Money for nothing
I’m becoming increasingly intrigued by the mind-blowing statistics about money that have been peppering the news last week to publicise Davos, the annual meeting of mega rich and powerful minds in the Swiss resort of the same name.
The one statistic that has me reaching for a calculator and the back of an envelope is that 1% of the population will soon own more of than half of the world’s wealth. Breaking that down to individual bank accounts doesn’t sound too outrageous – the average wealth of the top 1% of the world’s population is $2.7 million per adult, according to Oxfam.
But delve a little deeper and we begin to enter Alice in Wonderland levels of daftness – again according to Oxfam, “The richest 80 individuals in the world have the same wealth as the poorest 50 per cent of the entire population – some 3.5 billion people.
I don’t think my calculator has enough zeros to work out how much that leaves the poorest people to survive on, but it helps explain why so many are existing on a dollar a day.
“The bulk of the world’s remaining wealth was owned by the rest of the richest fifth, while the other 80 per cent shared just 5.5 per cent of the pot, equalling an average wealth of $3,851 per adult,” according to Oxfam.
The only way I can try to make sense of figures like that is to try to reduce them to childish mundanities, like wondering how 85 people can make use of the same amount of money that 3.5 billion people manage to survive on.
85 people! That’s about as many who managed to squeeze into our house for Cleo’s 19th birthday party. (So I’m told, I was banished to Liz’s, but my friend Emily gatecrashed it by mistake, thinking it was mine and hasn’t stopped dining out on it since – especially as her husband didn’t get past the Cool Police on the front door.)
Anyway, I digress, the point is what on earth can 85 people do with that much money and how can they possibly be equipped to relate to people surviving on less than a dollar a day? Not surprisingly Oxfam has hotfooted it to Davos to rattle its collecting tin and try to shake some sense into the whole proceedings. Whether they will be heard above the roar of the 17,000 private jets that brought the rich and powerful in to discuss poverty remains to be seen.
Until now I had no real feelings about the widening gap between rich and poor – I have always felt that as long as people in general are being pulled out of extreme poverty I don’t really care how many Ferraris the billionaires keep in their garages. Some things like cars, duvets and computers, just cause more trouble the more you have, so why anyone wants more than one of any of them is beyond me. However, I also felt that it made absolutely no difference to me whether Paris Hilton spends $13,000 on the world’s smallest Pomeranian handbag dog or not, so why bother getting steamed up about it?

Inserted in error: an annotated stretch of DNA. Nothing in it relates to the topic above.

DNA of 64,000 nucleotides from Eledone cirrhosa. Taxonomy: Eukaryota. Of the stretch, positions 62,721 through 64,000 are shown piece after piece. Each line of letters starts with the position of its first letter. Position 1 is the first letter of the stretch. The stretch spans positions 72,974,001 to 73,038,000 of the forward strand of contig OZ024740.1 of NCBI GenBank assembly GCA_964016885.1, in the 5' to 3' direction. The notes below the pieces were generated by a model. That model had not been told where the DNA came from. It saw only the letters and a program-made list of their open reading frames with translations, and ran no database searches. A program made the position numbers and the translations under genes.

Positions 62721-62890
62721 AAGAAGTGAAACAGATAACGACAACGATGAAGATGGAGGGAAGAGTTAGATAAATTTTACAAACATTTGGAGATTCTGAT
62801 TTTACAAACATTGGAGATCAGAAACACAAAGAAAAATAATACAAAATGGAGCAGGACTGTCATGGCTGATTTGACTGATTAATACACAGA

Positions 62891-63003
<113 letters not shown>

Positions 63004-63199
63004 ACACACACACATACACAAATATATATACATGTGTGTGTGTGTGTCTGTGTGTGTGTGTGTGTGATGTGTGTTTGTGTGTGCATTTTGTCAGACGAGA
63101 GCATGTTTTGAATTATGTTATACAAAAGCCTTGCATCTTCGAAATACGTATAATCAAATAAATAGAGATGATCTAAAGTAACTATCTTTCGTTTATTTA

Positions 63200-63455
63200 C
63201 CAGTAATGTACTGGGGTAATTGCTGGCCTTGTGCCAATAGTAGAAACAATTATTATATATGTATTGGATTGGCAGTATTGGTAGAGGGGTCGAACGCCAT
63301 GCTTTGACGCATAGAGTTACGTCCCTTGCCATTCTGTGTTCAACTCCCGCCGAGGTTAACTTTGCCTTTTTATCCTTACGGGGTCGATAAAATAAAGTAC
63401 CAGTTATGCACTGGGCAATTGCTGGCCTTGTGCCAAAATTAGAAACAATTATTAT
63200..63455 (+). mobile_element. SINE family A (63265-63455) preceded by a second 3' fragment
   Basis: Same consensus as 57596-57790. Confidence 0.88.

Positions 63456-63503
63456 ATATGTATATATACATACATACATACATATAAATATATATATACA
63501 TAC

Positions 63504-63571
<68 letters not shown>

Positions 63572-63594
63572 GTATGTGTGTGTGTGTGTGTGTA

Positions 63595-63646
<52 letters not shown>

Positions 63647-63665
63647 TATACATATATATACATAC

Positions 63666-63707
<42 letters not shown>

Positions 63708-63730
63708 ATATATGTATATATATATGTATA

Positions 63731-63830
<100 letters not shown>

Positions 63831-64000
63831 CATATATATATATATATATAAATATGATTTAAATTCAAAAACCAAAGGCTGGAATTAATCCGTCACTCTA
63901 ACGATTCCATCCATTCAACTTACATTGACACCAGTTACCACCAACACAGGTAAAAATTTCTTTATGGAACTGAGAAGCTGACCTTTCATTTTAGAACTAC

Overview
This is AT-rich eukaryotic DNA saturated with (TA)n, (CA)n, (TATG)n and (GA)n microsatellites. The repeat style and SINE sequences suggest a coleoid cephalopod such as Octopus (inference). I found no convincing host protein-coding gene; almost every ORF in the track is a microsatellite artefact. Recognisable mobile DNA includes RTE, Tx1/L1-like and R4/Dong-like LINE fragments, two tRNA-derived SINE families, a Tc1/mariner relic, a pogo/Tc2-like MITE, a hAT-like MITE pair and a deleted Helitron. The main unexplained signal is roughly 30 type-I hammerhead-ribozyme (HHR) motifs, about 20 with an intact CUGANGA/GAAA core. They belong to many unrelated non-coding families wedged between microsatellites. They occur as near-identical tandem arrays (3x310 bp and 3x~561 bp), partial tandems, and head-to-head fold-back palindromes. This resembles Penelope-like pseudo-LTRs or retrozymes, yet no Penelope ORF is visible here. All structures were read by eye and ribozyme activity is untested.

But relative wealth does matter.
Today we have riches and conveniences and luxuries that our grandparents could barely dream of yet we still feel trapped on the hamster wheel of being one pay cheque short of being relaxed with our lot. I don’t think that’s because we are all shallow, greedy spendthrifts constantly checking out the Jones’s next door and feeling wanting. I think it’s because the richer people are the more they distort the value of things we all need, like homes, clothes and food. You only have to look at the house market in London and the south-east to see how an influx of money pushes normal things like three bedroom semis and student bedsits out of reach of all but those with inherited wealth.
The result is a distortion in what normal people are able to afford, which does end up affecting real life in quite a startling and tangible way. When I first began work as a local journalist I took home about £750 a month, a flatshare or bedsit in one of the best parts of London could be found for about £60 a week including bills and no one had cars or mobile phones or Pomeranians to bother about. Consequently I had colleagues on the paper who seemed ancient, but were actually younger than I am now, who were able to support mortgages and families while holding down a similar job.
Journalism was always competitive but once you got a place at college there were enough jobs on local papers to ensure that every student who enrolled on a journalism course and who managed not to make a spectacular hash of it would end up gainfully employed. Today students are queueing up for those jobs in a seemingly never-ending holding pen of work experience and internships that ensures only the rich, well-connected or ridiculously resilient ever make it and even then many have to survive on zero hour contracts or insecure day shifts.
Today it is almost inconceivable that one person could earn enough in that kind of job to support a family and a decent-sized home in London or the south-east. You cannot get a room anywhere near the centre of London, or many other big cities, for less than £100 a week, much less start saving for your first deposit on a journalist, teacher or nurse’s salary. Surviving on bar work while you plan your magnificent career on the stage or in the art world like some of my friends used to do would be considered about as quaint and realistic as Monica and Rachel’s fantasy boho life in the sitcom Friends.
Consequently the vibrant creative vitality that makes our towns and cities attractive so attractive at the moment to those with more cash than dash is being squeezed out of them. Less is almost always more, so, before we all become charity cases let’s try to ensure that those who were breathing the rarified mountain air in Davos are brought down to Earth soon and realise that not all of us want our cities to be paved with gold or Pomeranian poop.
Posted by Amanda Blinkhorn